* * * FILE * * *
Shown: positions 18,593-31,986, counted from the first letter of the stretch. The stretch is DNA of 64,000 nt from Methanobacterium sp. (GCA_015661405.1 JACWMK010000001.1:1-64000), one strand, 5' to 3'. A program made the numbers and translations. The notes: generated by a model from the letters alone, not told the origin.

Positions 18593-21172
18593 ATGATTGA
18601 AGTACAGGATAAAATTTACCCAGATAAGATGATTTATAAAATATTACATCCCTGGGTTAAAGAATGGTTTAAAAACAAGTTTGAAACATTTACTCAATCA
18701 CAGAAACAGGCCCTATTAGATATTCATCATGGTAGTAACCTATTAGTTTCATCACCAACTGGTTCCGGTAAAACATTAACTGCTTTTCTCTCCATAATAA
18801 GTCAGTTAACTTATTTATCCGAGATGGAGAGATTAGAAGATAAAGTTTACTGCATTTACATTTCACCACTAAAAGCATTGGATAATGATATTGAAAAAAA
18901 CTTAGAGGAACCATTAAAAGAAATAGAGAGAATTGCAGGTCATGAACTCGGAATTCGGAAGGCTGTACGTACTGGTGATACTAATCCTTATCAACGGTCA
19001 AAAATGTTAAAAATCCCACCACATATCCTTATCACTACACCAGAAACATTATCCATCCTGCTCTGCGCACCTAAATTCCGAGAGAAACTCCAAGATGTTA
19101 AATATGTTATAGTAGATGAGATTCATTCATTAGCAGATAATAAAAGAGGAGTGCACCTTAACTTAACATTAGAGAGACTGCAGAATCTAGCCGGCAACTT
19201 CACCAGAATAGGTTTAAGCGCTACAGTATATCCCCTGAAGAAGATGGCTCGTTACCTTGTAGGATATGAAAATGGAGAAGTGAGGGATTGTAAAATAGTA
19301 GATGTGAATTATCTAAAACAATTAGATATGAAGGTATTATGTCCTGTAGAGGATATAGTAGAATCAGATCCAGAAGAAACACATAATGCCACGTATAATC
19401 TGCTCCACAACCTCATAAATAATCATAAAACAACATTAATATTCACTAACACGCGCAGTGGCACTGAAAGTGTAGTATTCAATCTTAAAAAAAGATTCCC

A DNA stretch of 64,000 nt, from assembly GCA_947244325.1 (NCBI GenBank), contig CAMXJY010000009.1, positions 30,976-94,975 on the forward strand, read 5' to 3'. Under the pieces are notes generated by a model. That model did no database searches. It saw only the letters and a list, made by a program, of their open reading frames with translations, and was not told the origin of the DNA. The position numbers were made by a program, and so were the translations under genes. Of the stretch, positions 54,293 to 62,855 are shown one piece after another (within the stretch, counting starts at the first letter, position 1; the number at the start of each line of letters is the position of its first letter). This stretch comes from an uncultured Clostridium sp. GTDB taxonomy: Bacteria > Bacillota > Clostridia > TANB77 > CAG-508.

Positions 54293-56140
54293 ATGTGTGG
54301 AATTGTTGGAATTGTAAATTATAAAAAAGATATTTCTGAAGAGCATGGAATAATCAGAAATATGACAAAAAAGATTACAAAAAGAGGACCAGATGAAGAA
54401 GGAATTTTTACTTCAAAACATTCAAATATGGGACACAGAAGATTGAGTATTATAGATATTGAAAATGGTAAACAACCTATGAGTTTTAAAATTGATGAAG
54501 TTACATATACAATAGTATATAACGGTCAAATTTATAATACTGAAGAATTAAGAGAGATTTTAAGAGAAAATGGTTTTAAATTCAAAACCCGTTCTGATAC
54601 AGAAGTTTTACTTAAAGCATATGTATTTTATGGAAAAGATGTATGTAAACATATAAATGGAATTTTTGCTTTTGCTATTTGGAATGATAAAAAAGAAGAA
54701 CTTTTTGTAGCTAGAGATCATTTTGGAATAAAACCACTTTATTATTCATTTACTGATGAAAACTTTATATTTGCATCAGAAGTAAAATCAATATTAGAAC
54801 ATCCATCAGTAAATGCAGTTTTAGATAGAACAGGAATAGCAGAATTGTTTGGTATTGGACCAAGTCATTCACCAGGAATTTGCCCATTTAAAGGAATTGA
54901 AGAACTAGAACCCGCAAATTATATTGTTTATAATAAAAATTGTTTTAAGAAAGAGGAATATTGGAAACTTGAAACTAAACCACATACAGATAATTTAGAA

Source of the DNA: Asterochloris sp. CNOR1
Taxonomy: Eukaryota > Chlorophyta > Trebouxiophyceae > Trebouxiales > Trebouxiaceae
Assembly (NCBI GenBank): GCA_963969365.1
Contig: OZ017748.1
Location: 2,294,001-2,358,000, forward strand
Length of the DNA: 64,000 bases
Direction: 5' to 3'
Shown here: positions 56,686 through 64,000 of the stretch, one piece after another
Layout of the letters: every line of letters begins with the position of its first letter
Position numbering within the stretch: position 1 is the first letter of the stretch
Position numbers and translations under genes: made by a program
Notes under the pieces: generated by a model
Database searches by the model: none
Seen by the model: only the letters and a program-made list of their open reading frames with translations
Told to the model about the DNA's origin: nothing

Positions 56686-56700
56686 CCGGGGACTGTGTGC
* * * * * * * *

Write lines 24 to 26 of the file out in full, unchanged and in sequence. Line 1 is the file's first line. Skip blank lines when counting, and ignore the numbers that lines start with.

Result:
Taxonomy: Eukaryota > Chlorophyta > Trebouxiophyceae > Trebouxiales > Trebouxiaceae
Assembly (NCBI GenBank): GCA_963969365.1
Contig: OZ017748.1